Caesars Entertainment hit with Record Fine by the UK Gambling Commission
By Simon Wright Apr 2, 2020
Caesars Entertainment who operate 11 land based casinos in UK cities and seaside towns, have been hit with a record fine of £13m by the UK Gambling Commission, after the UKGC found and identified systemtic failings at the company. The fine of £13m eclipses the previous record financial penalty of £11.6m that was meted out to Betway over failings concerning their VIP customers.
As well as the £13m fine, three senior managers at Caesars have also surrendered their personal licences, with the investigation into these licence holders still ongoing and yet to be concluded.
The investigation into Caesars took place between January 2016 and December 2018 and the UKGC found several social responsibility failings. In addition the Gambling Commission identified failings in the way the company policed it’s anti money laundering policy.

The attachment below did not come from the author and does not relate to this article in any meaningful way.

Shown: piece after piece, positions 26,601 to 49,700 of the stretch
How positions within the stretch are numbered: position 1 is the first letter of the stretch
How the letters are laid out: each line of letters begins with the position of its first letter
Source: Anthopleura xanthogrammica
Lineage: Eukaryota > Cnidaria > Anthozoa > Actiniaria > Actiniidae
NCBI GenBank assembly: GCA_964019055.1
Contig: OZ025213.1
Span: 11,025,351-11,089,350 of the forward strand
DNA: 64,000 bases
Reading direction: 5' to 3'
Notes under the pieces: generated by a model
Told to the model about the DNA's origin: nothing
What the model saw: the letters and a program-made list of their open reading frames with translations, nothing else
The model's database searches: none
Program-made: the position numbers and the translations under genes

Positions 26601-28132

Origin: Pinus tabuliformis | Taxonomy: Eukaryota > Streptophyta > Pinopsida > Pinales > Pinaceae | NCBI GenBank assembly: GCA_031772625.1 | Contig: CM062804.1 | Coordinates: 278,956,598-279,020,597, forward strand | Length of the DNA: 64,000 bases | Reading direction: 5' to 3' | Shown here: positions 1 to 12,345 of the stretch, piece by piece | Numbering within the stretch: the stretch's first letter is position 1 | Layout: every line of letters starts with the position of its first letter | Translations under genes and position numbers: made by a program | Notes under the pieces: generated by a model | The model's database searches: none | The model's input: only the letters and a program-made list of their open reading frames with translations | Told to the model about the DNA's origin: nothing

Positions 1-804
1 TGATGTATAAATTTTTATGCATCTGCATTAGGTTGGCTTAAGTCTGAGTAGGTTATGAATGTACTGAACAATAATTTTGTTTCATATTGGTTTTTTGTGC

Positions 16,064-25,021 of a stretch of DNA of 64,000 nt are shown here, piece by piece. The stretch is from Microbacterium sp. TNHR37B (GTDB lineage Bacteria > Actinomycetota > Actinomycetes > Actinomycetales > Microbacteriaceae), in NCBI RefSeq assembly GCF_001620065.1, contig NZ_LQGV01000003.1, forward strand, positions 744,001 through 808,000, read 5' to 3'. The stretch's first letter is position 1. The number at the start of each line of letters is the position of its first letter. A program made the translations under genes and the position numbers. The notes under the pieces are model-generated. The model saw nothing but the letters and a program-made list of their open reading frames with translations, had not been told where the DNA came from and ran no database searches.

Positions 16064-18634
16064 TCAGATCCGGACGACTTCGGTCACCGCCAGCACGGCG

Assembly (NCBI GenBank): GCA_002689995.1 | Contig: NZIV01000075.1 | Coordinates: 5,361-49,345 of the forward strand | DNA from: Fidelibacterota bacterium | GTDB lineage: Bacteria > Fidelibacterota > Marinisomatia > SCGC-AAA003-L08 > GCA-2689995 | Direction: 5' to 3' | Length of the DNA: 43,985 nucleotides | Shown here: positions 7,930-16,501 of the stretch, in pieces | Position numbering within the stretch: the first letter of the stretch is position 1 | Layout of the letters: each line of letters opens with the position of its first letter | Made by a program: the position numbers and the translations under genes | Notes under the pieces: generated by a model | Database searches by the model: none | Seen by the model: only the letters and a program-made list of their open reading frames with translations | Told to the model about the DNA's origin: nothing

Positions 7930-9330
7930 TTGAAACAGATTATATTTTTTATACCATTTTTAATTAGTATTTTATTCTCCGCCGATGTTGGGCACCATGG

Neil McArthur, the Chief Executive Officer of the Gambling Commission, commenting on the announcement of the fine issued to Caesars Entertainment, stated: “We have published this case at this time because it’s vitally important that the lessons are factored into the work the industry is currently doing to address poor practices of VIP management in which we must see rapid progress made.”
“The failings in this case are extremely serious. A culture of putting customer safety at the heart of business decisions should be set from the very top of every company and Caesars failed to do this. We will now continue to investigate the individual licence holders involved with the decisions taken in this case.”
“In recent times the online sector has received the greatest scrutiny around VIP practices but VIP practices are found right across the industry and our tough approach to compliance and enforcement will continue, whether a business is on the high street or online.”
“We are absolutely clear about our expectations of operators – whatever type of gambling they offer they must know their customers. They must interact with them and check what they can afford to gamble with – stepping in when they see signs of harm. Consumer safety is non-negotiable.”
The Gambling Commission have also confirmed that the £13m will be used to help finance and fund the UKGC’s National Strategy to Reduce Gambling Harm. To access the full decision reached by the UKGC on this investigation, please click here.